A shortage of workers in many countries is a major obstacle for health care systems as they attempt to respond effectively to chronic diseases, avian influenza and other challenges, according to a recent report by the World Health Organization.
The United States is affected by this shortage as well. Acute personnel shortages occur in allied health professions such as medical technology and respiratory therapy. Sufficient numbers of these practitioners are not available to deal with the regular flow of patient needs that must be met.
Also worrisome is the threat posed by bioterrorism and the additional demands that such acts would place on a system that already is under strain. If such an event were to occur, laboratory technicians and respiratory therapists would be in high demand. Laboratory tests would be necessary to determine how victims have been affected, and breathing difficulties would have to be treated by qualified technicians.
Nursing shortages have received much public attention recently. Depending on what professions and levels are included, allied health is as large as or larger than nursing. Similar to nursing, many applicants to allied health programs are denied admission because of shortages of faculty, clinical training sites and related resources.
Many students are attracted to a career in a health profession, but the costs of obtaining an education are becoming more of a barrier. Funding for education by the states is at its lowest in 25 years, and support per student has decreased significantly due to increased enrollment and inflation in the economy. Total tax revenues have declined as a percentage of state wealth.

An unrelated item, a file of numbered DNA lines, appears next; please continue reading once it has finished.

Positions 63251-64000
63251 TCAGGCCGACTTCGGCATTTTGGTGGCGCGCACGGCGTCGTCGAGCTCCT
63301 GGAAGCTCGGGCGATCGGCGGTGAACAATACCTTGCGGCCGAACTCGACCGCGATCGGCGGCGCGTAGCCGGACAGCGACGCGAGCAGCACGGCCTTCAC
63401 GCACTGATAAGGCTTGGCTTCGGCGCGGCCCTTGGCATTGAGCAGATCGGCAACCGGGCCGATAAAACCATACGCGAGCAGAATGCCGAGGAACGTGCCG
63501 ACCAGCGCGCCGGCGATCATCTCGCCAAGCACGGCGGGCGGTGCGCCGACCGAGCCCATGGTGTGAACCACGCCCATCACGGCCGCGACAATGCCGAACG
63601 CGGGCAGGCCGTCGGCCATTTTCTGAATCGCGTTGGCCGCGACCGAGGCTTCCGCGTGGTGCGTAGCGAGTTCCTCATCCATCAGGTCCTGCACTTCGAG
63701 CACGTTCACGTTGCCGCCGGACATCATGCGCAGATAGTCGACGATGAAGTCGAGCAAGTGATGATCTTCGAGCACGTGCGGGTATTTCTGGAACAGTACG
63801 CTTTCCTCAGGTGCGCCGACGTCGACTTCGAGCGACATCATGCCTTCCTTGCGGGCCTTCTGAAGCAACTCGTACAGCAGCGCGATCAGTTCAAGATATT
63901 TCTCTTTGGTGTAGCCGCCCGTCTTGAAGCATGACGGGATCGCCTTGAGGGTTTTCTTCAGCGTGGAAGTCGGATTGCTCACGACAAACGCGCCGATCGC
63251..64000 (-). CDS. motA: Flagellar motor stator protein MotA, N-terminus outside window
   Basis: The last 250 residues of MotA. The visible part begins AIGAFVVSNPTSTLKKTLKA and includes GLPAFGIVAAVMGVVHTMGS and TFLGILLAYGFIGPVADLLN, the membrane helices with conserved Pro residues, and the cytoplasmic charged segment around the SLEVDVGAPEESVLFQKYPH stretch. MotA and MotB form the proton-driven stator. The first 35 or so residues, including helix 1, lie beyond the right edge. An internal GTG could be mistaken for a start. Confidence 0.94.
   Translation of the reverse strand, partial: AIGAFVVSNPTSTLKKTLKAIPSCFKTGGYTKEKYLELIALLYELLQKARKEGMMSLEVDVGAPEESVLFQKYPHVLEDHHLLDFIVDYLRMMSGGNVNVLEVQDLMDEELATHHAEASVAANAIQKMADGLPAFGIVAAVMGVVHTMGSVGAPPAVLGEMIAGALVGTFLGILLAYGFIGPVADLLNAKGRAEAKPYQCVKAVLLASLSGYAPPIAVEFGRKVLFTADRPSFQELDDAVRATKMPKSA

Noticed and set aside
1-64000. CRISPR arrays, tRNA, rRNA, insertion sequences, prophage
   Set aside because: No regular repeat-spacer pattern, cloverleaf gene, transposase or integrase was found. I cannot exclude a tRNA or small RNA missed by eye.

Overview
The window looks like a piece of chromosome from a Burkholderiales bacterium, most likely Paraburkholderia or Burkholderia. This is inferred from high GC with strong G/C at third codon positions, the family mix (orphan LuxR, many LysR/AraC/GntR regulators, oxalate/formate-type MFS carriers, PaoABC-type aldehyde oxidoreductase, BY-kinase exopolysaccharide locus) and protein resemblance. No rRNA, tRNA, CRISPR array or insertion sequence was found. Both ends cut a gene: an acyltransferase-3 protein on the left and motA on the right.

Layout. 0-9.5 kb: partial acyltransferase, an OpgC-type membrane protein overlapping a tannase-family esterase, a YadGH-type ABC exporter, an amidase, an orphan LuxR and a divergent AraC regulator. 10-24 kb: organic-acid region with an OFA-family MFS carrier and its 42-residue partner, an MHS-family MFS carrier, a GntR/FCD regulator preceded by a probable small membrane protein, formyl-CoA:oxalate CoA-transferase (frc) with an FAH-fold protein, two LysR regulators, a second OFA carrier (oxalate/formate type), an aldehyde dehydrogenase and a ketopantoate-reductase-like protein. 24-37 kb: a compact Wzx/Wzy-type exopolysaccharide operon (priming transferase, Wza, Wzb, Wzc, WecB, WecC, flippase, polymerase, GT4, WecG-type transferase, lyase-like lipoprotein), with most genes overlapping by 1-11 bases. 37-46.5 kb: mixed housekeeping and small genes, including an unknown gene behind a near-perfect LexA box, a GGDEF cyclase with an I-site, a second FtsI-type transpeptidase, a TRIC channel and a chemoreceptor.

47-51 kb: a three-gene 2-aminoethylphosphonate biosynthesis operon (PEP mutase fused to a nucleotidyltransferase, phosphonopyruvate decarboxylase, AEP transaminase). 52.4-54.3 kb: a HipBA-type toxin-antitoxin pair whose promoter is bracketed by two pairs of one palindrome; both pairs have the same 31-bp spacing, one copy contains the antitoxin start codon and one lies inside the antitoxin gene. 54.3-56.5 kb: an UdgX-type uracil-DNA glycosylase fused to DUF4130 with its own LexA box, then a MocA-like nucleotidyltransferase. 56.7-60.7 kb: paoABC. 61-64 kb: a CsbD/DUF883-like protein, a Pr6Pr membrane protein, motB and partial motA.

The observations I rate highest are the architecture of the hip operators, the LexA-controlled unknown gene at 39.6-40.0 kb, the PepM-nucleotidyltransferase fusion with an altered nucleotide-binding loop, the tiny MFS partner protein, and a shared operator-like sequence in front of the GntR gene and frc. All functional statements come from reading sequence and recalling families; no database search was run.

Another factor is the increased expenses for Medicaid programs, which continue to require a larger share of the overall budget in each state.
As a means of addressing the situation, the Association of Schools of Allied Health Professions is working with several other organizations to advance S. 473, the Allied Health Professions Reinvestment Act of 2005, and H.R. 215, a companion bill. Introduced in Congress in 2005, this proposed legislation is designed to furnish a remedy for the allied health work force problems. If something isn't done soon, the organization warns, there will be an alarming increase in adverse events affecting patients because of an inadequate supply of allied health caregivers.